Summary: Jesus was, in fact, nonviolent, even when he used force to expel the merchants who desecrated the Temple. Violence is incompatible with human development.

Feast of Dedication of St. John Lateran

November 9, 2009

Let’s confront a misconception about today’s Gospel, and that has to do with Jesus and violence. What Jesus did to the moneychangers and pigeon salesmen who had coopted the Court of the Gentiles was to clean them out. He used force to restore the area reserved for the nations to pray. He injured nobody’s body, but certainly hurt the feelings of the Sadducees who pocketed the rent from the merchants’ stalls. That had to have been one of the reasons they plotted to destroy him. But they are forgotten, and the building that Jesus erected on His own body, the Church, has outlasted everyone who tried to destroy it.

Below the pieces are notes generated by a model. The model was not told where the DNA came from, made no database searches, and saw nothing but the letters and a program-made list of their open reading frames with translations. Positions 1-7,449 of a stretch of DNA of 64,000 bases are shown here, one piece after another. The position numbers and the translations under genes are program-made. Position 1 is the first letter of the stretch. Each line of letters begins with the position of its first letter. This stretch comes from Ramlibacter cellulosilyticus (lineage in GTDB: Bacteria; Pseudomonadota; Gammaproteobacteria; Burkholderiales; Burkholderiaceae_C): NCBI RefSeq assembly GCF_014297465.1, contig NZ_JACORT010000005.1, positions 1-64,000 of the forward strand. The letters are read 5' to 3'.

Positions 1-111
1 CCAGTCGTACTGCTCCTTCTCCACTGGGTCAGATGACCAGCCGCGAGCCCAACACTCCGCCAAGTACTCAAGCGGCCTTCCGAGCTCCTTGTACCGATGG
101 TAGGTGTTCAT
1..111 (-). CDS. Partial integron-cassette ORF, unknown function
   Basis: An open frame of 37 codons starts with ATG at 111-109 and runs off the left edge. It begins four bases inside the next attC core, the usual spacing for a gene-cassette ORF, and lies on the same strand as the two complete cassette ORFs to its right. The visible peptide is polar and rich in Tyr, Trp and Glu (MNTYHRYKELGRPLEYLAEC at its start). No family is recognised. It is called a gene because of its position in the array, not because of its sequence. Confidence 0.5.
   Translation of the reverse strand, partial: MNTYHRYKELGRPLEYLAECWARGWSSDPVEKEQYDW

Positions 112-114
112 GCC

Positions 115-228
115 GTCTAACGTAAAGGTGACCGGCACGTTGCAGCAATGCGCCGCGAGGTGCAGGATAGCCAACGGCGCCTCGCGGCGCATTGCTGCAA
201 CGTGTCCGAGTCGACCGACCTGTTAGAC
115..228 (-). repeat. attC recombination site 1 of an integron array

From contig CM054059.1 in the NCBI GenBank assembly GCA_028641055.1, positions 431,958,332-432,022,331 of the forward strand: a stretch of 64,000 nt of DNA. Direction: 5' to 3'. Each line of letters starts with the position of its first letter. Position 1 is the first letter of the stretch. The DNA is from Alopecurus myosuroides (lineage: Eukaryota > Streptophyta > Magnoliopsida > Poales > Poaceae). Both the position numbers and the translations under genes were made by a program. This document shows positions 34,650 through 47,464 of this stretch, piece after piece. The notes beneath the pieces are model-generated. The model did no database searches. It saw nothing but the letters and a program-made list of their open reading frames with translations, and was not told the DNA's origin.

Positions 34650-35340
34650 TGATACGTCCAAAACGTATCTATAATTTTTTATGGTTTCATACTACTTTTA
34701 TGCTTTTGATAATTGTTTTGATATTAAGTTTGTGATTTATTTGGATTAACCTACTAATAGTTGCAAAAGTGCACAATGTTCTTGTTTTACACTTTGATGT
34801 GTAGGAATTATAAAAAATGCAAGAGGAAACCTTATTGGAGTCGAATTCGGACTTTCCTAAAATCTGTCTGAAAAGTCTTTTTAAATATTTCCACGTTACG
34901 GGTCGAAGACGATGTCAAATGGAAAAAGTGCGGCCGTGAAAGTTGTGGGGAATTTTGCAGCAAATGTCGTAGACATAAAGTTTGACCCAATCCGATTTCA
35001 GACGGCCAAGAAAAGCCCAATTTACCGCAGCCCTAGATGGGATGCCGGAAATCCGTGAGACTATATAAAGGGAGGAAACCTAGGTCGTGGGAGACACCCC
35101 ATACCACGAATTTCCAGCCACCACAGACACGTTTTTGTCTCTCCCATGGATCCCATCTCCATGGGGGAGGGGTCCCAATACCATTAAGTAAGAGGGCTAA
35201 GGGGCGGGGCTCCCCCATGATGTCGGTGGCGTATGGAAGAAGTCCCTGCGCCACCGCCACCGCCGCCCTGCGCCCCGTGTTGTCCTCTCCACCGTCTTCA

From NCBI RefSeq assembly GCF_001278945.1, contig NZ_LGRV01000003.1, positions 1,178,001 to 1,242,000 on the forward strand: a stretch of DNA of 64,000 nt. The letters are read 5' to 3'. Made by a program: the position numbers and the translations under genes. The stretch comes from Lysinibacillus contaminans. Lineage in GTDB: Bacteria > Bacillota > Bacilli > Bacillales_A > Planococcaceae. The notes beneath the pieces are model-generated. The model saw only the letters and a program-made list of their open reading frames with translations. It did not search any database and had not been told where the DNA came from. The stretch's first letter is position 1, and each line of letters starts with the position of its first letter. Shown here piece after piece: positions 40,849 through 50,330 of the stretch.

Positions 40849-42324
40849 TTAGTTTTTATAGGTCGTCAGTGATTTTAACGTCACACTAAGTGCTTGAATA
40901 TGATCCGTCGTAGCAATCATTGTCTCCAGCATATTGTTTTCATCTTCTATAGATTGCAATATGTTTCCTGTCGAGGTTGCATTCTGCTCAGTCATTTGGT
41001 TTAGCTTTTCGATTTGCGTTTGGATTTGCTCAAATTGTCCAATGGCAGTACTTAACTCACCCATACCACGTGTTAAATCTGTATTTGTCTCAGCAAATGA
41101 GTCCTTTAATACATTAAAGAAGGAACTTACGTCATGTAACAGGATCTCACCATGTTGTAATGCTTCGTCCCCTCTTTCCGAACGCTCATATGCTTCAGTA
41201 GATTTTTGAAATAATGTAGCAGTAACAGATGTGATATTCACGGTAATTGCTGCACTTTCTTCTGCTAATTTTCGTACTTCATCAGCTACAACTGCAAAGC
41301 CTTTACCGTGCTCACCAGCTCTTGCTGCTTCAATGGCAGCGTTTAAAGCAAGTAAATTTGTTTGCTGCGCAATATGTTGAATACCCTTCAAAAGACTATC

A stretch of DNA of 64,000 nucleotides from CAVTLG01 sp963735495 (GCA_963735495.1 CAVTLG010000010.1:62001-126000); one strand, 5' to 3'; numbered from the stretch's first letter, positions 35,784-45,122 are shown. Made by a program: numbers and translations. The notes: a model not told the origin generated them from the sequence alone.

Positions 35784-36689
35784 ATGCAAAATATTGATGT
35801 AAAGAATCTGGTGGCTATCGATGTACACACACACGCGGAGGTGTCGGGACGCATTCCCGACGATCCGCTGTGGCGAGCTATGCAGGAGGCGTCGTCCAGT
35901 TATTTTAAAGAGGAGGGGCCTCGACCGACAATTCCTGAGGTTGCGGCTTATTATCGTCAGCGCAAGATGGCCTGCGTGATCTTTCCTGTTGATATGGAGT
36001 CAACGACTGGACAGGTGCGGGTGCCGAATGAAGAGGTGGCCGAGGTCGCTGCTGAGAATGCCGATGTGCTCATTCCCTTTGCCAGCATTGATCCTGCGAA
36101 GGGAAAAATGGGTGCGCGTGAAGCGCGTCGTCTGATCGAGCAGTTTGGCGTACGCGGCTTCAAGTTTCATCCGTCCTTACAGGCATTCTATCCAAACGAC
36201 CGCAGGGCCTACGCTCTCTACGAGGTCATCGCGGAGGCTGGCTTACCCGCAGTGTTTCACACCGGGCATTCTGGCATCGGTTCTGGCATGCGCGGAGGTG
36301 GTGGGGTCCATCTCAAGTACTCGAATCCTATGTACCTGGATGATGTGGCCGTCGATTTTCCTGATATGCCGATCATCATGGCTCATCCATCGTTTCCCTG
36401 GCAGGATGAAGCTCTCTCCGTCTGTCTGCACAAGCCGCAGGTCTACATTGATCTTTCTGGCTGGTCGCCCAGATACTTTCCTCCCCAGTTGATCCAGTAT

On this feast of St. John Lateran–the Pope’s own episcopal church–we read the prophetic words of Pope Benedict: Violence puts the brakes on authentic development and impedes the evolution of peoples towards greater socio-economic and spiritual well-being. This applies especially to terrorism motivated by fundamentalism[69], which generates grief, destruction and death, obstructs dialogue between nations and diverts extensive resources from their peaceful and civil uses.” He expands that theme, however, by reminding us that religious fanaticism is not the only ideology that impedes human development. The secular religion of religious indifference or practical atheism, which we experience daily here in the U.S., obstructs the requirements “for the development of peoples, depriving them of spiritual and human resources.” Every human being yearns for union with God. “Man is not a lost atom in a random universe: he is God’s creature, whom God chose to endow with an immortal soul and whom God has always loved.” Today’s state of affairs, even in the U.S., is pathetic. “When the State promotes, teaches, or actually imposes forms of practical atheism, it deprives its citizens of the moral and spiritual strength that is indispensable for attaining integral human development and it impedes them from moving forward with renewed dynamism as they strive to offer a more generous human response to divine love.” It is our duty, those of us who work in secular systems, to pray for those we work with and for, and to ask God to open doors that we can walk through with our brothers and sisters who are looking for the transcendent. And for those of you in other situations, please pray for us who do work there, for God wills that all be saved, that His refreshing waters cool the whole earth.

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